Reviewed by Sep 30, 2020| Updated on
A Luhn algorithm is used to verify credit card numbers or other identification numbers, such as Aadhaar number. The Luhn algorithm, also known as the Luhn formula or module 10, tests the sum of the numbers in the card number and indicates whether the quantities are equal to what is predicted or if there is an error in the sequence of numbers. If the total modulus 10 is equal to zero after working through the algorithm, then the number is valid according to the Luhn rule.
Although the algorithm can be used to validate certain identification numbers, credit card authentication is most commonly associated with it. The algorithm is applicable to all major credit cards.
A group of mathematicians developed the LUHN formula/algorithm in the 1960s. After its development, credit card companies initially implemented the algorithm for use. However, since the algorithm is open for the public, it can be accessed and used by anyone in theory.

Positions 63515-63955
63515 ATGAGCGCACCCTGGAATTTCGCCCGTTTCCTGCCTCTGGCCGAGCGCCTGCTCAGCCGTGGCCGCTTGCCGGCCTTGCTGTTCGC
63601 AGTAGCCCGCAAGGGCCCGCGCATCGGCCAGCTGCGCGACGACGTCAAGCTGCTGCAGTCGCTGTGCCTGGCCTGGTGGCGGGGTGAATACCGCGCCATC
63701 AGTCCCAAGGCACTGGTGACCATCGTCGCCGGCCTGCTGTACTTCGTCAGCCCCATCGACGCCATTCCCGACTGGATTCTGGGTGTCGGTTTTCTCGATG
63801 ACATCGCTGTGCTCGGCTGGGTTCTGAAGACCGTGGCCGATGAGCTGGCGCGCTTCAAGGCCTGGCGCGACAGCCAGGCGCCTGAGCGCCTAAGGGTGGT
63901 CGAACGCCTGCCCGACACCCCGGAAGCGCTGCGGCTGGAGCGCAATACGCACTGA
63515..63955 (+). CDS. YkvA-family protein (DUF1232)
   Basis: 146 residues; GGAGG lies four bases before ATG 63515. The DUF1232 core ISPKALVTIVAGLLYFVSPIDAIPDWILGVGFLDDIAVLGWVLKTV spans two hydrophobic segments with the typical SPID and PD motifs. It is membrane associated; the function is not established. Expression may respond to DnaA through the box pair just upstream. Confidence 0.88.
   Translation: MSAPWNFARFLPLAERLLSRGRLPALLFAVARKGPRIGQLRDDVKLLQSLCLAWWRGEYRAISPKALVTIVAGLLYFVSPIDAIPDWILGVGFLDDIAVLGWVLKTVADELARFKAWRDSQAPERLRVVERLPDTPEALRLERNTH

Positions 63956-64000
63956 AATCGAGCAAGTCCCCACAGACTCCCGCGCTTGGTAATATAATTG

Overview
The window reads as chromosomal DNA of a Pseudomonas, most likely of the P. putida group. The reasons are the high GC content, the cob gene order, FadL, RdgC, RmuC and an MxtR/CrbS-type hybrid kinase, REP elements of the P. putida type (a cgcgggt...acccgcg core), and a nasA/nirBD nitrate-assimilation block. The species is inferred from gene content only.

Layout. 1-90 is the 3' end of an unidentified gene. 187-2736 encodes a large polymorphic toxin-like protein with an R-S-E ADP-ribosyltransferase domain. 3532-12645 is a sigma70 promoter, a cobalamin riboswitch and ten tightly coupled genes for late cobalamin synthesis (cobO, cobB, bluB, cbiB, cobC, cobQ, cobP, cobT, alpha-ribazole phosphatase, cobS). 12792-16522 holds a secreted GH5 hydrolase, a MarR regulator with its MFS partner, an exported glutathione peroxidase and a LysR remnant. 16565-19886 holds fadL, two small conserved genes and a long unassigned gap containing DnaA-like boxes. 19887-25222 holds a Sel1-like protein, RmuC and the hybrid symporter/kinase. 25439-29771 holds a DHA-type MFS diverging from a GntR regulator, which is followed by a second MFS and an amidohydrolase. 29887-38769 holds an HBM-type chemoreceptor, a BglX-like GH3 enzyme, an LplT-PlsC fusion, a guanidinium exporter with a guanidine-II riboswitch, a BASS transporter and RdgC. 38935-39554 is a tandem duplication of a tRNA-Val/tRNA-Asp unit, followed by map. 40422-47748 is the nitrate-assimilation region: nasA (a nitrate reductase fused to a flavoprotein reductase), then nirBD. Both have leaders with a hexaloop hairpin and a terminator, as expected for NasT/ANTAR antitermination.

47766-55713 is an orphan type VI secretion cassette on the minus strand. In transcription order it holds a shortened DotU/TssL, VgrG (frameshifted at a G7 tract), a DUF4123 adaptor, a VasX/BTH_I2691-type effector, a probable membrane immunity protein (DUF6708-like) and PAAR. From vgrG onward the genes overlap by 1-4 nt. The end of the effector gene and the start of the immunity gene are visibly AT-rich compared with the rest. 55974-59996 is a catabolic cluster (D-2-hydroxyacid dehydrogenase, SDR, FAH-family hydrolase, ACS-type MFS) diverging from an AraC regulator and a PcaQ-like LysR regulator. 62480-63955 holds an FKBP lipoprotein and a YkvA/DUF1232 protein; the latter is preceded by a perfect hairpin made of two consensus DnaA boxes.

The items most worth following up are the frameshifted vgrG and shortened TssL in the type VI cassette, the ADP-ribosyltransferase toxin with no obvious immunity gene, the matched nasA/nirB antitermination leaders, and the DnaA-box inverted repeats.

The credit card validation process requires businesses and credit card companies to be able to quasi-instantly encrypt and decrypt confidential financial information about the card, issuer, and cardholder.
Use of the Luhn algorithm is a way to speed up the verification process. The Luhn algorithm is particularly useful as more transactions are performed online, where data breaches can be made easily.
To decide whether a credit card number is valid, the sum of all the digits is first determined to find the units digit, but not the test digit. The difference between the digit of the resulting sum at the units place and the number ten is the approximate test number. If the predicted check digit and the real check digit are similar, then the card is validated.